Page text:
Neither is the answer to deteriorating salary levels to be found in performance-pay increases. Gove, and some Headteachers, are still trying to claim that the new PRP legislation will allow schools to pay ‘good’ teachers more.  The reality is that restricted school budgets mean that for every teacher who is paid more, several will be paid less! It’s also worth remembering that an earlier OECD study  in May 2012, also drawing on PISA data, found that ‘there had been no relationship average student performance in a country and the use of performance-based pay schemes.’ In short PRP will not help teachers and it won’t help students either.
The continuation of pay and pension cuts, demoralising performance-pay, bullying management and rising workload will inevitably result in continuing problems with teacher retention.  In December 2012, the BBC reported  that, according to official figures, the number of teachers who quit their jobs in English state schools had risen by almost a fifth in one year. In addition, according to the DfE, in 2011-12 more than 13,000 teachers in England and Wales retired before their normal pension age, further increasing the pressure on the future supply of teachers . Yet this is at the same time as we face a significant increase in pupil numbers.
The Government’s attacks on teachers’ pay and conditions are also an attack on education as a whole. The facts are clear – but facts will not change this privatising, cost-cutting Government’s agenda.   It's vital that teaching trade unions announce a clear campaign of ongoing strike action for 2014.

The NUT National Executive today agreed that the National Officers be empowered to confirm a joint day of strike action - which, in line with policy agreed at previous meetings, is to take place 'before 13 February 2014, if insufficient progress is made in discussions with the Secretary of State'.

Look out for further news.

Wednesday, 11 December 2013

Pensions - if 68 was too late, then 69 is way out of line!

Post taken from the latest bulletin of the NSSN, the National Shop Stewards Network:

December 2011 - Watch on:
Osborne’s Autumn Statement last Thursday, not only brought forward by ten years the new retirement age of first 68 and then 69 - it will be open-ended with it being regularly reviewed in line with life expectancy. This poses workers getting their state pensions into their 70's - and, because many occupational pensions use this age as a yardstick, workers will fear being forced to work until they drop for the full retirement benefits that they have worked and paid for.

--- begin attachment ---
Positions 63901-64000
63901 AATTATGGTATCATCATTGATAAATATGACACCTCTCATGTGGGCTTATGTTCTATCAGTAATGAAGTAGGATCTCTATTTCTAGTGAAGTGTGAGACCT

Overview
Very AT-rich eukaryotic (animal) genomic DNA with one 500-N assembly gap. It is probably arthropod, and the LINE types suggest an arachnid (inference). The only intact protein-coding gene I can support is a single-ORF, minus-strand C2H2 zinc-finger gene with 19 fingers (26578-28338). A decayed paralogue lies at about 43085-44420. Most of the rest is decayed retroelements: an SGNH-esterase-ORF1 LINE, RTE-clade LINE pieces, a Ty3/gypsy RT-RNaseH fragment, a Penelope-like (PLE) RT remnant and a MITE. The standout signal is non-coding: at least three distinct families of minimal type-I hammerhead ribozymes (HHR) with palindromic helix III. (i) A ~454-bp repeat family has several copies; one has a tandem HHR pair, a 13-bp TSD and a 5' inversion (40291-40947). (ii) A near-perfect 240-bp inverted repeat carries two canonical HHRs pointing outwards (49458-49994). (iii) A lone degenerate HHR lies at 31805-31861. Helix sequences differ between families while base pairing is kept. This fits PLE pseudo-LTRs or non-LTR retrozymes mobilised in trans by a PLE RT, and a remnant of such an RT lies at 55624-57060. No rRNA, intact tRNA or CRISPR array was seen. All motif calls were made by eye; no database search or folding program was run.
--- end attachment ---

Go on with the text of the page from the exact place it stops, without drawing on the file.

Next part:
In one fell swoop, Osborne has kicked away one of the main planks of the pensions deal that unfortunately some of the union leaders signed up to halt the mass public sector strikes of 2011 - strikes which culminated in 2 million workers walking out on N30.
That day of mass mobilisations in virtually every town and city two years ago was against the ConDem plans to make public sector workers work longer to get worse pensions yet pay more for them.
The NSSN and the fighting unions that we work with, opposed stopping the strikes in 2011. We lobbied the TUC Public Services Liaison Group in December 2011 to instead call for the massive N30 strike to be escalated into 2012 and broadened out to workers in the private sector.

We believe that the impressive strikes this autumn of teachers, college lecturers and workers, firefighters and probation workers, alongside on-going PCS action, shows that there is still massive potential for co-ordinated strike action against the brutal cuts, particularly on pay and pensions. We call on the TUC and the unions to organise an emergency General Council to plan mass joint action with the naming of a date for a 24 hour general strike in early 2014.

As a minimum, all those unions currently in dispute should immediately meet together to plan the mass action that can shake this government and force back their vicious attacks.

Rob Williams, NSSN National Chair

For the rest of the NSSN bulletin go to the NSSN website:


The Local Associations National Action Campaign invites your NUT Association to attend our next LANAC CAMPAIGN CONFERENCE on Saturday 1 February 2014 at Leicester Adult Education College, LE1 6HL from 11.00 - 15.30.

Join the debate, bring your ideas - on two vital questions facing teacher trade unionists:



For further information, contact Martin Powell-Davies, LANAC Convenor, c/o

Monday, 9 December 2013

PISA and the GERM

The latest PISA results have been hotly debated, with politicians of all stripes claiming the results prove them right.